Wednesday, November 02, 2011

Bangladesh to create sanctuary for river dolphins

SALEEM SAMAD

BANGLADESH WILDLIFE authorities are declaring three areas in the Sundarbans mangrove forest as “dolphin sanctuaries” to protect an endangered species of freshwater dolphins from extinction.

The dolphins, known as Irabati Dolphins or locally as Sushuk, live in the southern mangrove forest, the main habitat of the endangered mammal.

According to research that began in 2002, around 6,000 river dolphins live in the area stretching from the Irabati river to southern region of Bangladesh. There are only 100 Irabati dolphins in the world living outside this area, near Southeast Asia’s Mekong delta.

The forest department’s wildlife officer, Tapan Kumar Dey, said the agency has declared three water segments--Dhangmari, Chandpai and Dudhmukhi--as sanctuaries for free roaming and breeding by the dolphins. Once the sanctuary is initiated, fishing will be prohibited in those areas.

The waterways of the world's largest mangrove forest are the lone habitat of around 676 freshwater mammals -- 225 of Ganges river species and 451 of Irrawaddy -- the largest population in a single habitat.

Hundreds of fishermen catch fish, shrimp and crab in the water bodies, known as a hotspot of dolphins, also a breeding ground for fish, he said.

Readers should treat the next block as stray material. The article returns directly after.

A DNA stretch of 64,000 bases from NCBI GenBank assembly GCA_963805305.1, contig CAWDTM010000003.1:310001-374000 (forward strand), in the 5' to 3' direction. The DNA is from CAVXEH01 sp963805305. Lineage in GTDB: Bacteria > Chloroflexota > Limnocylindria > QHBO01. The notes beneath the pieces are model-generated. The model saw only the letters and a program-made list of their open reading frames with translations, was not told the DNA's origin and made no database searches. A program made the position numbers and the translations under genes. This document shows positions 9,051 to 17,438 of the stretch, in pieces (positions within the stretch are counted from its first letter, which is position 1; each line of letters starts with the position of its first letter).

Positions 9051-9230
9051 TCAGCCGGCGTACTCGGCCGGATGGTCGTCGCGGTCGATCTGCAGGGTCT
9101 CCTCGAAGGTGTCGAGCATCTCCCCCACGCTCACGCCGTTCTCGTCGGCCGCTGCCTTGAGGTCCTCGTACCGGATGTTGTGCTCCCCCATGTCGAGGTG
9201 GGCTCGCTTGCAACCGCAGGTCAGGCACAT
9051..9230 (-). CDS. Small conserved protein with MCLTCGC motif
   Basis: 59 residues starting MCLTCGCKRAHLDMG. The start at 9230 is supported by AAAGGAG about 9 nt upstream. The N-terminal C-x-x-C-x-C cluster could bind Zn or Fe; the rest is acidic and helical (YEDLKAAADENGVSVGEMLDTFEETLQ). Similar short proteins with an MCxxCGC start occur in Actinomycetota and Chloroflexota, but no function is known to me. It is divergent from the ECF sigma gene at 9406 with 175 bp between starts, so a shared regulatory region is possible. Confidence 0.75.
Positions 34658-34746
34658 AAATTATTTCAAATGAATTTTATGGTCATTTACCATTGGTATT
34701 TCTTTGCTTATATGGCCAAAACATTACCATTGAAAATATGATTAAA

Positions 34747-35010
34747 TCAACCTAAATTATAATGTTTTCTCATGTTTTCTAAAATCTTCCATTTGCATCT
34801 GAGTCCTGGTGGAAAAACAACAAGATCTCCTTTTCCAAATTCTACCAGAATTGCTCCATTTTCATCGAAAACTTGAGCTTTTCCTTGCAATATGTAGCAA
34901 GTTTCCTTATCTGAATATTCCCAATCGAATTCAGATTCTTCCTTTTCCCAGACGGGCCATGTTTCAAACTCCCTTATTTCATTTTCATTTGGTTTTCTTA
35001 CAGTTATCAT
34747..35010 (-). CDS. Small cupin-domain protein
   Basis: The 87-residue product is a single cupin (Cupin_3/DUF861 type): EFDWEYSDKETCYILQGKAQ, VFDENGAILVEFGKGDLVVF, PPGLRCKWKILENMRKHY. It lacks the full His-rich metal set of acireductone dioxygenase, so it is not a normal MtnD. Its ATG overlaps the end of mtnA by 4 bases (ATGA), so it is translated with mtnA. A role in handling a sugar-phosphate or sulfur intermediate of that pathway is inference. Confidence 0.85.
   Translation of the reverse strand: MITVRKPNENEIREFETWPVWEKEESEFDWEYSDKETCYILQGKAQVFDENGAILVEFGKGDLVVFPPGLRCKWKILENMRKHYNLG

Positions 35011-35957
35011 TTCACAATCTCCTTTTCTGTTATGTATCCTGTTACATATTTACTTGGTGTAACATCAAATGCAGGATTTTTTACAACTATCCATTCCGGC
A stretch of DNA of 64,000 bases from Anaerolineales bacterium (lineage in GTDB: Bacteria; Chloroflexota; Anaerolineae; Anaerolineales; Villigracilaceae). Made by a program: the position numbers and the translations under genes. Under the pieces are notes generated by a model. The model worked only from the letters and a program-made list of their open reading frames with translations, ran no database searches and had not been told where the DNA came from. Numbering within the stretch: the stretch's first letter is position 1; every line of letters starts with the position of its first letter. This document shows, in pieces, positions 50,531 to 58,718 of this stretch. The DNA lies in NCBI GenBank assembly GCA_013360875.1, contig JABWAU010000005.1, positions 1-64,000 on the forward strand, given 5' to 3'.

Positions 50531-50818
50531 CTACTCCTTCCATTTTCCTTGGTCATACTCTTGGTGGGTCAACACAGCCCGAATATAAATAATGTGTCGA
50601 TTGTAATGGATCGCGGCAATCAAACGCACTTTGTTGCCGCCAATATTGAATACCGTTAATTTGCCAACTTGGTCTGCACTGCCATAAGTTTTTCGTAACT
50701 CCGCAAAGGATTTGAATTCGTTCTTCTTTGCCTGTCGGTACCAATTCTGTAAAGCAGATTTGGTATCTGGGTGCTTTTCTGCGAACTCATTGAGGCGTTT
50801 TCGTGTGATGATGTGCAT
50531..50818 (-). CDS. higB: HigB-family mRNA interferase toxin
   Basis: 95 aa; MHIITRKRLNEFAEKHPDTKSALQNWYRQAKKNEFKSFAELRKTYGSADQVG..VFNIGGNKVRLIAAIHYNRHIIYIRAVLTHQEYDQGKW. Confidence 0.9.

Although the animals are not targeted directly by fishermen, they often get entangled in fishing nets and die in dozens every year. They are also threatened by rising salinity and pollution.

Rubaiyat Mansur, a researcher in dolphin conservation, found that the world's largest population of Irrawaddy dolphins – an estimated 6,000 – live along Bangladesh's southern coast, including in the Sundarbans.

Mansur traveled a thousand kilometers of waterways in the treacherous Sundarbans. He said the mangrove forest is the only place in the world where the Ganges river dolphins and Irrawaddy dolphins are found.

Saleem Samad, an Ashoka Fellow is an award winning investigative journalist based in Bangladesh. He specializes in Jihad, forced migration, good governance and elective democracy. He has recently returned from exile after living in Canada for six years. He could be reached at saleemsamad@hotmail.com